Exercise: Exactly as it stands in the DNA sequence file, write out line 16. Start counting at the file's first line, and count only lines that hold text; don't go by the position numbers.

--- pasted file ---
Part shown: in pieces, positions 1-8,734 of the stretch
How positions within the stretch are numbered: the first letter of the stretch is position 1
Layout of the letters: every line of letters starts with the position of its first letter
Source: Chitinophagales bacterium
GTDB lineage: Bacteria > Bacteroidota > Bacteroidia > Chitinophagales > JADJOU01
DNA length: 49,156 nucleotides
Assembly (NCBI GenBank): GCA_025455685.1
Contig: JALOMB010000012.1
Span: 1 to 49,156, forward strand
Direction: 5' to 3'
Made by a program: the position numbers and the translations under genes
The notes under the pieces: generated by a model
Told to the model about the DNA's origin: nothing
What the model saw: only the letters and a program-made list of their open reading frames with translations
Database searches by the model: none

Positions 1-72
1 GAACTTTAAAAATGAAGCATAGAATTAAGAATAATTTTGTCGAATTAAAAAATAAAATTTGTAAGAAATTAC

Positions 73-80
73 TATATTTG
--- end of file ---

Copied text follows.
Positions 1-72